Grace Burton & Stephen Pryde

Created by E. Phillips Oppenheim
(1866 – 1946)

GRACE BURTON is a young private detective, struggling to make it on her own, in London.

Her neighbour in the apartment block, STEPHEN PRYDE, is recently unemployed and not quite sure where his next meal is coming from, and she’s had her eye on him. When he’s approached in a local cafe by a stranger who mistakes him for a detective-for-hire, he doesn’t realize Grace has set him up.

Grace convinces Stephen to team up with her to recover some stolen jewels, in the 1914 novel, The Amazing Partnership. Along the way they evidently fall in love, because by the end of the book, they’re engaged and it’s implied she’s giving up the shamus game. Which, actually is a bit of a bummer — here she is, clearly the brains of the outfit, the mover and the shaker, doing most of the detection, and then — suddenly — her big goal is to be married?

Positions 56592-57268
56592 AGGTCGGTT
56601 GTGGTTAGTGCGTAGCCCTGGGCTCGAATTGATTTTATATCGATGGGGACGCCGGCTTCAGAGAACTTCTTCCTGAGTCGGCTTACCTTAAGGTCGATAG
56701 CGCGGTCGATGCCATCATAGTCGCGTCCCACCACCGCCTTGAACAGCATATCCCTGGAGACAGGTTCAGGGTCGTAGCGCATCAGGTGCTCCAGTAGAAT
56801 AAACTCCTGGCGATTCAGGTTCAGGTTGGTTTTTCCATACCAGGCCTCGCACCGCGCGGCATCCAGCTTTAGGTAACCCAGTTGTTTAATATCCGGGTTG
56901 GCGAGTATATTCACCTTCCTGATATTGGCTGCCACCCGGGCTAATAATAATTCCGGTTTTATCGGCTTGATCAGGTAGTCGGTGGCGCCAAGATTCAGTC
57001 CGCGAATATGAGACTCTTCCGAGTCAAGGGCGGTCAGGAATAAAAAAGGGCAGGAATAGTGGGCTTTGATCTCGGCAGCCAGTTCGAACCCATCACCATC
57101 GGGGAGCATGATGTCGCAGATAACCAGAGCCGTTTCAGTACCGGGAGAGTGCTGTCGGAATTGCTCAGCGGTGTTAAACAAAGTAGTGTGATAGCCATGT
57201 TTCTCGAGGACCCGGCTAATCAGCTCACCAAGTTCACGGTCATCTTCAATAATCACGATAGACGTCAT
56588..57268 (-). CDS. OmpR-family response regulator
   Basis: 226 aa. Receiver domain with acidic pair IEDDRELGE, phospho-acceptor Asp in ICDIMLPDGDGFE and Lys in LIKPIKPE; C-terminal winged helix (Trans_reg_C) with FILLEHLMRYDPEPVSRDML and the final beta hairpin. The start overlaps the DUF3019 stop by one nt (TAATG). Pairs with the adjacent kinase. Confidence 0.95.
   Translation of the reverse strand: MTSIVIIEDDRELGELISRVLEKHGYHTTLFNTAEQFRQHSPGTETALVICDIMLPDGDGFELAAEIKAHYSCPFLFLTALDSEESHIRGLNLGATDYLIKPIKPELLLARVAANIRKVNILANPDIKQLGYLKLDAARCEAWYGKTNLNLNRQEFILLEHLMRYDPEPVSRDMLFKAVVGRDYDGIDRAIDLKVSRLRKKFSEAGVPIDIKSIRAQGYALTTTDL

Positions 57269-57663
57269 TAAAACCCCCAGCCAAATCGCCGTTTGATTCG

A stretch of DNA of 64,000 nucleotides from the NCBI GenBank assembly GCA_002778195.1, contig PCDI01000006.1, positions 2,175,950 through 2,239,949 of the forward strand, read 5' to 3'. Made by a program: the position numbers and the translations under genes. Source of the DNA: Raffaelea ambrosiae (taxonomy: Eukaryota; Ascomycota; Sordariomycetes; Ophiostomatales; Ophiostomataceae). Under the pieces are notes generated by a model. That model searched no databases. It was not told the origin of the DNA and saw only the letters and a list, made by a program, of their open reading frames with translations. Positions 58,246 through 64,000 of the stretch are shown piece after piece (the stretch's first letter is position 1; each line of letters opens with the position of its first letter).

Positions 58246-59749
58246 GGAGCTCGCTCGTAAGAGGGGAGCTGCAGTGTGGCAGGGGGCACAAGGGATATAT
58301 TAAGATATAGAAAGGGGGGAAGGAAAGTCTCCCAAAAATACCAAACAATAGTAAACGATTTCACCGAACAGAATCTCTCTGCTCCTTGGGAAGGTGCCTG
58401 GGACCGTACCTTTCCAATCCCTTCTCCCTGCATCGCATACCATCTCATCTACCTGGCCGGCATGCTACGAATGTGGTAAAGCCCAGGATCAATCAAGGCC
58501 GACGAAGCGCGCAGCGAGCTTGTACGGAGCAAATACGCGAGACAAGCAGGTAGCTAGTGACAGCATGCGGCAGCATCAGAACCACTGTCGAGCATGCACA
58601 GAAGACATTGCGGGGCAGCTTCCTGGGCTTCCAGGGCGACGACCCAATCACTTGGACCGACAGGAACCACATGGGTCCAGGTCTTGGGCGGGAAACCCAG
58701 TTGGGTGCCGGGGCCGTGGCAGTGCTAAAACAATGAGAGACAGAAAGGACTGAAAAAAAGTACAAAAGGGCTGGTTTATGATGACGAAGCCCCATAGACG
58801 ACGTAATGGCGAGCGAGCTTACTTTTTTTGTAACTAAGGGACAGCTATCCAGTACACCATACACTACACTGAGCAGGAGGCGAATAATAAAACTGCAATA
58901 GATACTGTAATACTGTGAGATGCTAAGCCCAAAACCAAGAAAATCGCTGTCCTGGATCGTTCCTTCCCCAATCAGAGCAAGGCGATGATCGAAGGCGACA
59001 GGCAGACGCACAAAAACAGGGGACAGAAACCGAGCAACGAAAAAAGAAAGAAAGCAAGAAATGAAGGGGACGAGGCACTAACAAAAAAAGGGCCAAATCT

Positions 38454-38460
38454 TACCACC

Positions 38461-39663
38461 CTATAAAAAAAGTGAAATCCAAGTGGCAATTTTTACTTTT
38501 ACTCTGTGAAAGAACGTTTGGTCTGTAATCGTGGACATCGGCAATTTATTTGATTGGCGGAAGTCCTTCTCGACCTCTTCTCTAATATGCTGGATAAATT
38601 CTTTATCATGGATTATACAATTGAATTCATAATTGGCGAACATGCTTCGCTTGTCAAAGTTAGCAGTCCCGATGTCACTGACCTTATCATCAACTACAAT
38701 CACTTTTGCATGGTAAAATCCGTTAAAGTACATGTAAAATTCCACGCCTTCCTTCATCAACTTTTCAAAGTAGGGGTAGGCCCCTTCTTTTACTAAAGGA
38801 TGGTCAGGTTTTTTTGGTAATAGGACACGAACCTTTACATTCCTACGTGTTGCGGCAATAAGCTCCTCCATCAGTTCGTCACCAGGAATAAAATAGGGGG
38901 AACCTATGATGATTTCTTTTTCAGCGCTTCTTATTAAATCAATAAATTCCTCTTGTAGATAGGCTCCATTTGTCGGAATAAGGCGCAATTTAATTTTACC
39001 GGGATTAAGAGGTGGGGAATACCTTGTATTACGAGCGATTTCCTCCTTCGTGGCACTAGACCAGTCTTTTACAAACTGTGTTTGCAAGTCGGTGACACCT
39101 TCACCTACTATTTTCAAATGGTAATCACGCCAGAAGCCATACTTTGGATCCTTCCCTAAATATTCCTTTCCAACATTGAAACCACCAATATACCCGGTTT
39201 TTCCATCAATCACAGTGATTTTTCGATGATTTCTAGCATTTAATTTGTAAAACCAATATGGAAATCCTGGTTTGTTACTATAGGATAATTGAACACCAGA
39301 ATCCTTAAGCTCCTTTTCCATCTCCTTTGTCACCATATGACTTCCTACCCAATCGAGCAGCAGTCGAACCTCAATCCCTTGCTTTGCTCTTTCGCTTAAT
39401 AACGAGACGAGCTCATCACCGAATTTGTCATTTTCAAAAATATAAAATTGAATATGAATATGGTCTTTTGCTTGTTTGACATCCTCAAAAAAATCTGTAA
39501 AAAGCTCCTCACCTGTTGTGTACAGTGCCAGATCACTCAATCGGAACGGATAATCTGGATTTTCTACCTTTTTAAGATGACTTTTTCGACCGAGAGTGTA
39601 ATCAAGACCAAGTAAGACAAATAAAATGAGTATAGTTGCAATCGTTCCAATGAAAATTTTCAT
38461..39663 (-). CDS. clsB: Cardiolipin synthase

Like, you can be smart and powerful, ladies, but when the right guy comes along, know your place?

But in fact, the smart lady eye chucking it all after falling in love with her detecting partner/rival was to become a pretty standard trope by the thirties, with films like Private Detective and the entire Torchy Blane series built on the idea.

The book was popular enough to inspire a silent film a few years later, except that somewhere along the line Pryde became a reporter.

Edward Phillips Oppenheim was a prolific and popular English thriller writer at the beginning of the last century, who over the course of a long and successful career penned over a hundred novels and more than 30 short story collections. Over thirty films, both silent and talkies, were based on his books.



    (1921, Stoll Film Company)
    Premiere: June 1921
    Silent, black & white
    35 minutes
    Based on the novel by , from the novel The Amazing Partnership by E. Phillips Oppenheim
    Screenplay by Charles Barnett.
    Directed by George W. Ridgwell
    Starring Gladys Mason as GRACE BURTON
    and Milton Rosmer as STEPHEN PRYDE
    Also starring Arthur Walcott, Bell Temple, Teddy Arundell, Robert Vallis, Harry J. Worth, Charles Barnett
Respectfully submitted by Kevin Burton Smith.

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